I picked up this book on a whim in a grocery store display of mass market paperbacks, thinking it might be good for a quick read; the cover copy promised suspense/murder mystery, and I've been reading a lot of that lately. It also included the ominous information that it was the author's first novel (published in 2018).
READER: I LOVED IT.
It is basically a thriller, though a slow-paced one, and very ... literary, I guess would be a good word for it, in that it's as much about the minutiae of the characters' lives as it is about the action plot. The closest thing I can compare it to is Stephen King; the characters are all likable and memorable and well fleshed out, even the terrible ones. Killers and prospective victims' lives all interweave in a complicated dance as they run into each other under different circumstances, winding every closer to disaster.
It's interesting because this is a type of book I normally don't tend to enjoy (serial killers menacing women, in this case with extra bonus pedophilia; giving equal time to the antagonists' often vile POV) but everyone is so vivid and engaging that I was caught up in it to the end. Since the author is new, there's only one more book in the series, which I will be grabbing ASAP; I can't wait to spend more time with these characters.
Hester Thursby is a Harvard librarian with a sideline in finding missing people. She lives with her boyfriend, his toddler niece (the daughter of his sister who disappeared) and a basset hound in a big old drafty house in which she and her boyfriend have separate apartments connected by a dog door. Due to the child situation, she does most of her detecting with a three-year-old and a very slow dog in tow.
She is approached by a woman about finding her (the client's) missing brother. Twelve years ago, the brother and his best friend vanished; now a series of postcards are turning up that may or may not be from her brother, containing cryptic quotes. As Hester digs into their past, a dark, complicated picture begins to emerge, of a lakeside resort town and a family with secrets buried deep, in some cases literally. Meanwhile, the brother and his friend are actually just down the road, ingratiating themselves into Boston high society. Having an amateur detective snooping into their past is the last thing they want ...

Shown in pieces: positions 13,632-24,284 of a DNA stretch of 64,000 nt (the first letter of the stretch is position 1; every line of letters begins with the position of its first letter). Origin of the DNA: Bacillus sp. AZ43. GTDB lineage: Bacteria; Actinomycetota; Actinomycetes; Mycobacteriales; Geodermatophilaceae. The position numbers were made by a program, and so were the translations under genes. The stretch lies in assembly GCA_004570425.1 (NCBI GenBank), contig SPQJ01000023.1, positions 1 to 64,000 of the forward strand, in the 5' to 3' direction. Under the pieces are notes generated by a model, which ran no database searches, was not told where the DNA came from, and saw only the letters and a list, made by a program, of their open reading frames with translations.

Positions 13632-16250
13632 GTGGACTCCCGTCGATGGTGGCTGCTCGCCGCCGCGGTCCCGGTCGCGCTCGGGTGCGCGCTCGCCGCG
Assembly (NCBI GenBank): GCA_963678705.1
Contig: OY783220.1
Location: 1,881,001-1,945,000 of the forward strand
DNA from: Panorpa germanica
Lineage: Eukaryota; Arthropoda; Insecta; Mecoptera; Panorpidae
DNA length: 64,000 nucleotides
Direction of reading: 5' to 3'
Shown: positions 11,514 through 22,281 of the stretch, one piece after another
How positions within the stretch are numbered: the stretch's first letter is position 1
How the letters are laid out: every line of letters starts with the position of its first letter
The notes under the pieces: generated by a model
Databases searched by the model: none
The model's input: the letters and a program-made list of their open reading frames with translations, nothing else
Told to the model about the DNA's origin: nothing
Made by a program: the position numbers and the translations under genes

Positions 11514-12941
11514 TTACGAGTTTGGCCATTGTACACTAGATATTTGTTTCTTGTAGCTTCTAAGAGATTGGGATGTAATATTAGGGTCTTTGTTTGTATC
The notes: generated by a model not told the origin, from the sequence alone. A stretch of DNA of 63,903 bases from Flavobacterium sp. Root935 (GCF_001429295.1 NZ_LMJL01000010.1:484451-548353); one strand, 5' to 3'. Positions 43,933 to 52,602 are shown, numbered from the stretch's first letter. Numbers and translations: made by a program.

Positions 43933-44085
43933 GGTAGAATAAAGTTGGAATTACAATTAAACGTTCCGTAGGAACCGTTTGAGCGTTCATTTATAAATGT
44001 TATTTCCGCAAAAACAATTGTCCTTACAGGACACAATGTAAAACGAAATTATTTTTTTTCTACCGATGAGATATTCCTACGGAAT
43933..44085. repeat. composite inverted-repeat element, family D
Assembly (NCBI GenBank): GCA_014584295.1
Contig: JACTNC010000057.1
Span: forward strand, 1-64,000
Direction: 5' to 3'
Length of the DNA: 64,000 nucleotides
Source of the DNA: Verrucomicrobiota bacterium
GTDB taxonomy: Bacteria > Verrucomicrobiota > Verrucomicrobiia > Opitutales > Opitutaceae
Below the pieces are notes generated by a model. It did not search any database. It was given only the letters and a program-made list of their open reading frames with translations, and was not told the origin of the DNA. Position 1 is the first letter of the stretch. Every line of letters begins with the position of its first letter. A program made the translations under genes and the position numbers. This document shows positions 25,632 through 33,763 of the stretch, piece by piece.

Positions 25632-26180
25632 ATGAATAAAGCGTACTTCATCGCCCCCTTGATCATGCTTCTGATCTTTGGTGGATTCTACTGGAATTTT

I was just having a discussion recently with rachelmanija
about how fictional characters tend to behave more rationally than real people do; characters in fiction make sense, while real people do irrational things all the time. And one thing I found fascinating about this book is that the characters do exactly those kinds of irrational things, but in a highly relatable way. I kept wanting to yell "DON'T DO THE THING!!" at them, but it's not a "you're too stupid to live" kind of situation; rather, they're the kind of dumb, sloppy, emotional mistakes that people do
make, particularly the criminals, who are not mastermind chessmasters but rather, desperate people making a cascading chain of bad decisions as mistake piles on mistake. I suppose a slow, meandering plot full of characters doing irrational things sounds incredibly frustrating on the surface, but it never read that way because everything the characters do is completely plausible for them,
it's just that they aren't the kind of hypercompetent protagonists that we often read about. They feel more like a collection of real, flawed people thrust into a suspense plot that they're not fully prepared for. There's also a lot of love, loyalty, and unexpected friendship, things I am a complete sucker for.
So basically, this book was a very pleasant surprise; I really enjoyed it and can't wait to continue on to the next one.
(One thing I did find unintentionally hilarious about this book, being a short person myself, is how frequently Hester's shortness/tininess is remarked on, by Hester herself as well as by everyone she comes into contact with. She's 4'9", which is, okay, really short. But it's only 4 inches shorter than I am, and I don't go around generally thinking about how short I am most of the time. She's not microscopic.
I suspect that the author is not short.)This entry is also posted at https://sholio.dreamwidth.org/1269096.html with comments.